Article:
When my parents decided to become foster parents, it was OK with me. I loved kids, especially babies. I pictured sweet little cherubs in cuddly, soft blankets being dropped off by their caseworkers. They would melt into our arms and smother us with kisses and gratitude, and we would all live happily ever after.
It didn’t work out exactly that way. Here are three things I learned after we’d done it for a year: Some babies squall for hours. Head lice are bad and highly contagious. Not all babies smell good.
But overall, I liked being a foster family. Things were going great. And then we got Jamal and Devin.
I heard Mom on the phone one night making the sounds she makes when she’s hearing about a new kid. I didn’t think anything about it. By now I was in the flow of this foster care thing. Sometimes kids were there when I got up in the morning and gone by the time I got home from school. This time was different, though.
When I got home from school, there he was: a 4-year-old tornado named Devin. His skin was a beautiful ebony, and his smile seemed bigger than he was.
Devin met me at the door as though it was his house, not mine. “Who’s she?” he demanded, and ran to my mom as though she was his mother and I was an intruder. Before she could answer, he ran off.
“What’s going on, Mom?” I asked.
“That’s Devin. He’s staying with us for the weekend to see if we’re a good fit. He has behavior problems and needs a new home. He has an older brother named Jamal. If we think we can handle Devin, both boys will come in two weeks.”
Jamal was the opposite of Devin. Quiet. Shy. Almost too polite. The caseworker figured if we could handle Devin, then Jamal wouldn’t be a problem. She was right.
Behavior problems didn’t begin to describe how Devin acted. He tore things up, talked back, cursed, threw tantrums over nothing, refused to take baths, and then climbed in our laps and cuddled up as if life were grand. I wasn’t too sure about keeping him. If I’d acted like that, I wasn’t too sure my parents would have kept me.
We tried it for two weekends. It was a nightmare. But my mom told the caseworker that we were a good fit. (Figure that out, would you?)
The next weekend Devin and his brother, Jamal, came to live with us. That’s when the racial trouble started.
I’d never really noticed that we lived in a mostly White neighborhood. We’re White, and I never really thought any about it beyond that. My parents had always taught me that prejudice was wrong. I thought everybody knew that.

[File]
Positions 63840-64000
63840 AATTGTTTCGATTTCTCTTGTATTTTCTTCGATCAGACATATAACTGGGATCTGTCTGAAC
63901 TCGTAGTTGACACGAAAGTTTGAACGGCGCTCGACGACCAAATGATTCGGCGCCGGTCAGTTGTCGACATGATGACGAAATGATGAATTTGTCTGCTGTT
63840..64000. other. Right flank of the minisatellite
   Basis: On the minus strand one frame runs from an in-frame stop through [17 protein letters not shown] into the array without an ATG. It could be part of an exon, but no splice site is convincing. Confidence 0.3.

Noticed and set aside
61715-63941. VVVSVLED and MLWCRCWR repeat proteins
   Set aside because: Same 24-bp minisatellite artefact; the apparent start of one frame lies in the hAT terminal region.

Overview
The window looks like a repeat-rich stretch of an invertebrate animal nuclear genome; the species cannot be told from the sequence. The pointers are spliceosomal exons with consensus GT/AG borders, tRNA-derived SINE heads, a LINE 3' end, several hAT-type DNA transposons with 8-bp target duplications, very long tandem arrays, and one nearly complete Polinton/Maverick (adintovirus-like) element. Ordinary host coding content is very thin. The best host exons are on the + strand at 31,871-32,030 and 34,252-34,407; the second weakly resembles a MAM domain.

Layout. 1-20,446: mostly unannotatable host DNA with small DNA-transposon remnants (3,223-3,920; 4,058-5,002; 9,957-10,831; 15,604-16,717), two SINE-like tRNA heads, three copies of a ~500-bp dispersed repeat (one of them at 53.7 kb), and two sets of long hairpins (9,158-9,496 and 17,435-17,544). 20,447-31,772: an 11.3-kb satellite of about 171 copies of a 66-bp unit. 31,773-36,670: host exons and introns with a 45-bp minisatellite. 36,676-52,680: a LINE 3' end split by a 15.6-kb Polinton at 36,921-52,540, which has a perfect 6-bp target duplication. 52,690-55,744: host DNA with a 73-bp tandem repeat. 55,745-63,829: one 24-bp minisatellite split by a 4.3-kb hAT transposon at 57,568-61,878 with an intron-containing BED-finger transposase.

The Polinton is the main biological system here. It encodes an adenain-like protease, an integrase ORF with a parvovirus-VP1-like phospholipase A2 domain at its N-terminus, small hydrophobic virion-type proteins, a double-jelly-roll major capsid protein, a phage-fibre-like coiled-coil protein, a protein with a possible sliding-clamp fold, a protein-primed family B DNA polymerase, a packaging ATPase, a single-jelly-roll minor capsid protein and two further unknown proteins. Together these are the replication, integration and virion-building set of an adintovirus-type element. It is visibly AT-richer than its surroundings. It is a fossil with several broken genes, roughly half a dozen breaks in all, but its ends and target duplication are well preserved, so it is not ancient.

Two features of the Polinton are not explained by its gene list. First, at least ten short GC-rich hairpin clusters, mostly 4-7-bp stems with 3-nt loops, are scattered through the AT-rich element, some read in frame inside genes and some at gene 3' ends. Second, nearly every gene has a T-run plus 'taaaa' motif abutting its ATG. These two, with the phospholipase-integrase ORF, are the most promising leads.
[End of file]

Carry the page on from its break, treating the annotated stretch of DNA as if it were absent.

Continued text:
The first thing that happened was the looks we got from some of the neighbors. They weren’t very nice.
“Give them time, honey,” Mom said. Dad said to keep being friendly and respectful no matter what.
OK, I thought. But it felt really weird to have the old man across the street sit on his front porch and glare at us.
The neighbor on the other side of us had two apple trees at the edge of her yard. My sister, Madison, and I had permission to pick the apples off the ground whenever we wanted. One day the boys picked up the apples by themselves. Next thing we knew, Devin ran into the house crying.
“The woman next door says for me to stay out of her yard, or she’ll call the police!” He cried so hard he could hardly talk. He was terrified that the police were going to take him away. Mom and Dad went next door to talk to our neighbor.
I don’t know exactly what was said. But when they came home they told us to stay out of the neighbor’s yard from then on. It was confusing, because the neighbor had always been so nice to me. Why wasn’t she nice to my foster brothers? Things like that hurt, but it still felt kind of far off. It was adult stuff mainly, and I trusted Mom and Dad to handle it.
It wasn’t until cheerleading tryouts that it got in-your-face personal to me. Cheerleading was my thing. I worked hard to be one of the best. The new coach, Mrs. Gilham, was nice but tough. Her daughter, Haley, and I were just beginning to hang out together. This was going to be a good year. I could just feel it.
“Can I have your phone number?” Haley asked me in the lunchroom just two days before tryouts. I wrote mine in her notebook and was looking for a scrap of paper to get hers.
“Uh, I can’t give you my phone number. I’ll just have to call you.” She looked really uncomfortable.
She wouldn’t look at me. “My mom doesn’t want me to hang out with you because you have Black kids living at your house. I’ll just have to sneak and call you when she’s not around.”
I felt as though I’d been kicked in the stomach. Mrs. Gilham had always been so friendly to me to my face. I ran from the lunchroom before I cried in front of everybody. Somehow I made it through the rest of the day.
My mom asked me what was wrong when I got home. I just couldn’t tell her. I’d always been so proud of being a foster family and all the good things we did as a family. We had prayed and asked God to send kids to us who needed us. I knew in my heart that what we were doing was right. But why did it hurt so much?
The next day at school I took my name off the list for tryouts. Somehow, knowing how Mrs. Gilham really felt about me and my family changed how I felt about cheerleading with her as my coach. I told Haley I didn’t think it was such a good idea for her to sneak around and call me. We’d just hang out at school.
I never told my parents why I didn’t try out for cheerleading that year. But on the inside of me, I just knew that I had to take a stand–even if nobody knew it but me. It hurt for a long, long time.
I’d see the cheerleaders and know I wasn’t a part of them anymore.
But when I looked at Jamal and Devin, I knew I had done the right thing. And a couple of years later I was thrilled when the two of them became my adopted brothers!
Illustrated by Joel D. Springer